The Milwaukee Brewers Aggressive Offensive Approach | Disciples of Uecker

Disciples of Uecker

We'd like to go to the Playoffs, that would be cool.

The Brewers’ nine-game winning streak was snapped on Monday night at the hands of timely Cardinals hitting and a dominant Lance Lynn performance. A Jhonny Peralta solo homer got St. Louis on the board in the second inning, and Jon Jay put the game away with a three-run blast off Matt Garza in the sixth. Lynn took advantage of the aggressiveness of the Brewers, striking out 11 over seven frames.

In case you missed it Monday, the New York Times ran a piece by Tyler Kepner about the Brewers’ free-swinging approach at the plate that led them to a 10-2 start, but also proved beatable on Monday night. It not only detailed the mentality Brewers hitters are taking this season, but also features probably one of my favorite quotes ever.

““It has to be, like, wayyy a ball for us to not swing,” said Carlos Gomez, their center fielder, swiping his hand about a foot off the edge of an imaginary plate.”
In an age and a league dominated by discussions of drawing walks, OBP, and pitch selectivity, the Brewers are swinging to the beat of their own drum. From Kepner:
“If your personnel works out better by being aggressive on the first thing they see, then you go with it,” said Roenicke, who guided the Brewers to their last playoff appearance, in 2011. “Aramis and Gomez have shown that on the first pitch, they do a lot of damage. So you let them do what they do best. I don’t want to tell them, ‘Hey, you guys, start taking pitches,’ because that’s not who they are.”

The first glance at the numbers agrees with the reports of the Brewers hitters’ aggression. The team ranks 20th in OBP (.316) through 13 games despite filing in at sixth in batting average (.271), a number aided by a .324 BABIP, which entered play Monday as the seventh-highest in baseball. Only three teams–Baltimore, San Diego, and Detroit–have drawn fewer walks (and two of those three offenses have been, well, putrid, and Baltimore hasn’t been so hot, either).

Before, I drew conclusions from how drastically the Brewers are taking this new #gritty approach from walk numbers after 13 games. A better, more predictable, way to look at the approaches of this Brewers team at the plate is to take a look at the heat maps of the hitters.

To do that, it’s important to look at more than just the overall assessment of pitch selection. For example, while the whole picture does sum up who’s being more aggressive and so on, by taking into account all counts and all pitch types, looking at specific samples and comparing them to the league is probably a better test.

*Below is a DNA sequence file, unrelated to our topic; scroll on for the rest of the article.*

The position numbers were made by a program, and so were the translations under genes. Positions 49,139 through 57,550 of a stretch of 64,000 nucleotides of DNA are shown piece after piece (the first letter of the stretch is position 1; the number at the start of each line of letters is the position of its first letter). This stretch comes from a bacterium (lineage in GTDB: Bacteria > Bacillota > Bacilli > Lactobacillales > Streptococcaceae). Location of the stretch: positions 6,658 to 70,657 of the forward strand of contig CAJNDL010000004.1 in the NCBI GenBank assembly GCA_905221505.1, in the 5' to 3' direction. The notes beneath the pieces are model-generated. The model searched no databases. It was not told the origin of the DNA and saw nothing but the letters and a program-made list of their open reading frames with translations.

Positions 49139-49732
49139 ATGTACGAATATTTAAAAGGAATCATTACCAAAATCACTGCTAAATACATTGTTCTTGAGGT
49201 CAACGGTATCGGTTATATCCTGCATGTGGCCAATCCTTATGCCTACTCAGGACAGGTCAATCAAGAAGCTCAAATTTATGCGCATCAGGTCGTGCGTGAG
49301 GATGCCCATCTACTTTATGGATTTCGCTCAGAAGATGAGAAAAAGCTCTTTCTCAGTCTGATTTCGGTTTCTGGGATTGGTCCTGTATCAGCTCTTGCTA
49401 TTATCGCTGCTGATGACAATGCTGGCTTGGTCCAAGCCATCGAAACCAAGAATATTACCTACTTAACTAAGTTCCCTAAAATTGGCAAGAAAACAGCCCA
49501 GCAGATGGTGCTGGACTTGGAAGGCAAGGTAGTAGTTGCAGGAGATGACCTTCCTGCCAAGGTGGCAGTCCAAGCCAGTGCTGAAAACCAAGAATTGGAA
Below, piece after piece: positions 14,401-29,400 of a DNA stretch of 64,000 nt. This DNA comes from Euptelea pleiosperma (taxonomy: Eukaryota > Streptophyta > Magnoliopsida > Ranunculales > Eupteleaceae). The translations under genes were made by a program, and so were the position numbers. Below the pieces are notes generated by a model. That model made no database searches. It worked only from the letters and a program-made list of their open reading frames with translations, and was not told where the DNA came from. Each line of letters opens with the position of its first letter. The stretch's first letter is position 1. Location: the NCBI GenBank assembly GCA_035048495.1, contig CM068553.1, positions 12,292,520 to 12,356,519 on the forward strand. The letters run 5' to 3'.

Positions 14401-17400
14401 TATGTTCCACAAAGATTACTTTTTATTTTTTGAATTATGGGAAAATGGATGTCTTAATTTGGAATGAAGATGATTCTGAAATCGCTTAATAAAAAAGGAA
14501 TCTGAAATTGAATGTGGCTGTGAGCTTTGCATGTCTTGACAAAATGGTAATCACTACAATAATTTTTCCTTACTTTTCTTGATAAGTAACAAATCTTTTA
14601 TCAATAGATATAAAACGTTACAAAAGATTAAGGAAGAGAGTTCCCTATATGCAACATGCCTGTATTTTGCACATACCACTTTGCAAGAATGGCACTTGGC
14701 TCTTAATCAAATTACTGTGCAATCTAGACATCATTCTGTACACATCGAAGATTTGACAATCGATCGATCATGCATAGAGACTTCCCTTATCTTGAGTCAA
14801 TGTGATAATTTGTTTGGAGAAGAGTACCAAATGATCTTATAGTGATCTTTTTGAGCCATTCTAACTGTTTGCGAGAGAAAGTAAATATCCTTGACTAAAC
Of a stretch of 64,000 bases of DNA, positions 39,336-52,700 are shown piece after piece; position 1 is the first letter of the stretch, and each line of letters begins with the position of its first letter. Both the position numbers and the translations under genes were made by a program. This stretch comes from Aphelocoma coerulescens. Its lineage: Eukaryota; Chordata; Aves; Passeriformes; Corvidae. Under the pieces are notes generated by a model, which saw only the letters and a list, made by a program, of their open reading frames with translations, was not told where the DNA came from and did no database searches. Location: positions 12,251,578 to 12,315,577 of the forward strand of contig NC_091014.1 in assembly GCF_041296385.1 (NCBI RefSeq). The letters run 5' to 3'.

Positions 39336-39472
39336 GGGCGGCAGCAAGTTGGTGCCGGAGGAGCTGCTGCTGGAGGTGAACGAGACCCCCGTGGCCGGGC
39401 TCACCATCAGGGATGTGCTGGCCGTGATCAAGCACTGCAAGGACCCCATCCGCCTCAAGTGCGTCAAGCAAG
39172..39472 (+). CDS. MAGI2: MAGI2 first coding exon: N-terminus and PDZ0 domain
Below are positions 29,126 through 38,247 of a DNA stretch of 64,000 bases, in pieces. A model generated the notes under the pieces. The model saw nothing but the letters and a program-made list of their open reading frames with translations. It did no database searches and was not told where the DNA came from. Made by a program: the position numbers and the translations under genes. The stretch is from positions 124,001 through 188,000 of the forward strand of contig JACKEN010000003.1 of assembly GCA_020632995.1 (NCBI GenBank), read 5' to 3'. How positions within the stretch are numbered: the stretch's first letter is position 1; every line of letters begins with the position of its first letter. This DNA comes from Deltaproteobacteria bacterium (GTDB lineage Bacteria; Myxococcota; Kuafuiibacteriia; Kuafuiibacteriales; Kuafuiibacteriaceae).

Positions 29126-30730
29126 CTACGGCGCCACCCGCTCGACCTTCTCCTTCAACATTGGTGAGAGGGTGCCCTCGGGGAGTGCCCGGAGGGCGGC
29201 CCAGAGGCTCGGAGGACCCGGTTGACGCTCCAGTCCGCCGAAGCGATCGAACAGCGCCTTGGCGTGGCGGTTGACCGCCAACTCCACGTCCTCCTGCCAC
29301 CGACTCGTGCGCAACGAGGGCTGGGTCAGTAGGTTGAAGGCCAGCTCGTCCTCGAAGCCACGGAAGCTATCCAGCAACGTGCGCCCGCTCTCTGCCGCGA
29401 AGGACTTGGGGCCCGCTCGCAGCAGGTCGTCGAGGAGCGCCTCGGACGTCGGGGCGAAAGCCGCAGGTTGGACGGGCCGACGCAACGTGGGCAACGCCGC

First, here’s noted first ball swinger Aramis Ramirez on 0-0 counts, with league average on the right.

Compared to years past, Ramirez is swinging at a higher percentage of first pitches, particularly those down in the zone and on the fringes, which normally are rarely swung at in baseball.

Next is another notorious free swinger, Carlos Gomez, proving to us that the ball does, in fact, have to be, like, wayyy outside in order to not swing at it. The visual is Gomez’s swing rate at balls outside the zone compared with league average.

Not all hitters on the Brewers are as naturally aggressive as Ramirez and Gomez (I’m looking at you, Jonathan Lucroy), but, as a whole, the charts do go to show that Milwaukee is swinging at more pitches out of the zone. And not only are they swinging at more balls, but they’re doing so in hitter’s counts. Below is the team swing rate at pitches outside the zone in no ball counts, compared with league average.

Is this approach paying off? Not taking BABIP into context at all, it appears to be paying off with the aggressive hitters on the team. Keep in mind, though, that as the season goes on, those red marks on pitches out of the zone are sure to go down, though the swing rate may remain constant if the team really has bought into the free-swinging mentality. More so than anything, however, these charts go to support the article in the Times and Carlos Gomez’s greatest quote in history. 


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